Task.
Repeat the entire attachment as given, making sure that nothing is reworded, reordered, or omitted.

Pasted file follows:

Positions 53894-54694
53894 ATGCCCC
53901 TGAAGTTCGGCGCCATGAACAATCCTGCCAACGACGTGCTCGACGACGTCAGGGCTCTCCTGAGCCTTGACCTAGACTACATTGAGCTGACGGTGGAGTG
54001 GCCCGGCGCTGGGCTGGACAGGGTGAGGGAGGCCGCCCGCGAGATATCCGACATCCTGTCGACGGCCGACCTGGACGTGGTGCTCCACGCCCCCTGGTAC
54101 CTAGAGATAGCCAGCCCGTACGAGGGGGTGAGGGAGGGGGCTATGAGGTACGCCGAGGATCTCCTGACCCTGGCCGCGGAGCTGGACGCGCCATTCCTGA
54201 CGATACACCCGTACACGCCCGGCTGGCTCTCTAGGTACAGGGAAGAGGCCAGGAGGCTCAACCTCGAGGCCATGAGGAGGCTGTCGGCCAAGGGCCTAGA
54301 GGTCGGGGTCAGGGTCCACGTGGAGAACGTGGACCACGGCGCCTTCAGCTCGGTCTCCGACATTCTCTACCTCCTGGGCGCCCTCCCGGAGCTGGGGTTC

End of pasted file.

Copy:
Positions 53894-54694
53894 ATGCCCC
53901 TGAAGTTCGGCGCCATGAACAATCCTGCCAACGACGTGCTCGACGACGTCAGGGCTCTCCTGAGCCTTGACCTAGACTACATTGAGCTGACGGTGGAGTG
54001 GCCCGGCGCTGGGCTGGACAGGGTGAGGGAGGCCGCCCGCGAGATATCCGACATCCTGTCGACGGCCGACCTGGACGTGGTGCTCCACGCCCCCTGGTAC
54101 CTAGAGATAGCCAGCCCGTACGAGGGGGTGAGGGAGGGGGCTATGAGGTACGCCGAGGATCTCCTGACCCTGGCCGCGGAGCTGGACGCGCCATTCCTGA
54201 CGATACACCCGTACACGCCCGGCTGGCTCTCTAGGTACAGGGAAGAGGCCAGGAGGCTCAACCTCGAGGCCATGAGGAGGCTGTCGGCCAAGGGCCTAGA
54301 GGTCGGGGTCAGGGTCCACGTGGAGAACGTGGACCACGGCGCCTTCAGCTCGGTCTCCGACATTCTCTACCTCCTGGGCGCCCTCCCGGAGCTGGGGTTC